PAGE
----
Major Risk Factors for Dysphagia in pediatric population

Major Risk Factors for Dysphagia in pediatric population
Survival rates continue to increase in the pediatric population as medical knowledge and technology improve. Many of these survivors, however, experience serious medical conditions likely to include feeding and swallowing disorders (Newman, 2000).

Arvedson and Brodsky, (2002), ASHA (2002), Kurjan, Newman (2000) and Swigert (1998) and others cite the following factors that may lead to feeding and swallowing disorders:

• premature birth;
• low birth weight;
• anatomic defects (e.g., due to congenital malformations, such as cleft palate, or resulting from
trauma or radiation);
• central nervous system abnormalities or injuries (e.g., neural tube defects; genetic syndromes;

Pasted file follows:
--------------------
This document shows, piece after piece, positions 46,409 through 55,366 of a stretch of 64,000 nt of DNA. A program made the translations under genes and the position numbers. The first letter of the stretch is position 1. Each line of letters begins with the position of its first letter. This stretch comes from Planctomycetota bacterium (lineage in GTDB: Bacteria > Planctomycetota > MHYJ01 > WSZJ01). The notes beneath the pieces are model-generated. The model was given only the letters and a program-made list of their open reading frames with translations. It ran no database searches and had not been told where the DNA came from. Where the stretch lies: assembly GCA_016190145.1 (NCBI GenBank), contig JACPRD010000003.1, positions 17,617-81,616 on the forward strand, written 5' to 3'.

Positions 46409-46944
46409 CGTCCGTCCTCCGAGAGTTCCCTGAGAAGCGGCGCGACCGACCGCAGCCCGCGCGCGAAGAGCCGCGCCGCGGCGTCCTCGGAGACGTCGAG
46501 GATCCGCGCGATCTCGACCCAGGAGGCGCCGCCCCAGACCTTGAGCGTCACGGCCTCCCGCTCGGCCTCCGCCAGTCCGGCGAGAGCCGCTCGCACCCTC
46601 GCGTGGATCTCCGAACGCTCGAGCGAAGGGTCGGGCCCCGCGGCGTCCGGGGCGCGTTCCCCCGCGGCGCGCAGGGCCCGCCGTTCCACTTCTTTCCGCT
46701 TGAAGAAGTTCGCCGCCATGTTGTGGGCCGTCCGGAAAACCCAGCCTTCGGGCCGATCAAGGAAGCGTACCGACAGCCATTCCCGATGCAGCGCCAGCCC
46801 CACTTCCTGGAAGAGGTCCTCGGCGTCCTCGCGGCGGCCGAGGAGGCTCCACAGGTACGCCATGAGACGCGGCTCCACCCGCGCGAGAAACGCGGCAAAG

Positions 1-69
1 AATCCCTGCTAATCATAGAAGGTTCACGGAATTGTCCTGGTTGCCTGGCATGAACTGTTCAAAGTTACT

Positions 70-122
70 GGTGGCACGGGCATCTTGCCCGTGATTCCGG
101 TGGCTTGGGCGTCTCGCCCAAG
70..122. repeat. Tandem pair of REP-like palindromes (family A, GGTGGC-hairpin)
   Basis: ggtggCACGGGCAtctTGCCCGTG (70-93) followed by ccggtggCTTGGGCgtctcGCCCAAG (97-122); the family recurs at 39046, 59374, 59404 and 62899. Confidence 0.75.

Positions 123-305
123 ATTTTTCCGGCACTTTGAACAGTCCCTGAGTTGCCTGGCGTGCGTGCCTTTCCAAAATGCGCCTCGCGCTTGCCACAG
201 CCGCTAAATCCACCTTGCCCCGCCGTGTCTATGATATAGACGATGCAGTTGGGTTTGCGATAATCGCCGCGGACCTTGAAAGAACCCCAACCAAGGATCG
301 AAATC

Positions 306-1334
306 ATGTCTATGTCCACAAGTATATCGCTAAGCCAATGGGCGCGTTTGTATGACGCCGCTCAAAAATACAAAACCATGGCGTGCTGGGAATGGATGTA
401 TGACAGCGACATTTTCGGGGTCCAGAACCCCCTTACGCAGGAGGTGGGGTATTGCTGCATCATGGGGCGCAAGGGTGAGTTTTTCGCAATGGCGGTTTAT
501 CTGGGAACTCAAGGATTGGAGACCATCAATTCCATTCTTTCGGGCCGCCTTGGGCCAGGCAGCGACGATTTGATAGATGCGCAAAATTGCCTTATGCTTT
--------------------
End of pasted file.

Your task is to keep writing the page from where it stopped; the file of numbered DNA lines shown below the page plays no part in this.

cerebral palsy; pre-, peri- or post-natal trauma, such as stroke or traumatic brain injury);
• neuromuscular disorders (e.g., muscular dystrophy);
• intellectual disability;
• history of, or chronic pulmonary/respiratory impairments (e.g., secondary to heart or pulmonary
system deformities or malfunctions, abnormal muscle tone), which may cause aspiration on food
(including liquids);
• metabolic disorders;
• oral and upper digestive tract and/or food texture hypersensitivity (e.g., some children with autism;
secondary to use of nasogastric tube in some children); and
• dysphonia, especially related to vocal fold opening (abduction) and closing (adduction), such as
weakness (paresis) or paralysis in one or both vocal folds.

Reference: Guidelines for feeding and Swallowing programs in Schools iii, ConneCtiCut State Department of eDuCation, 2008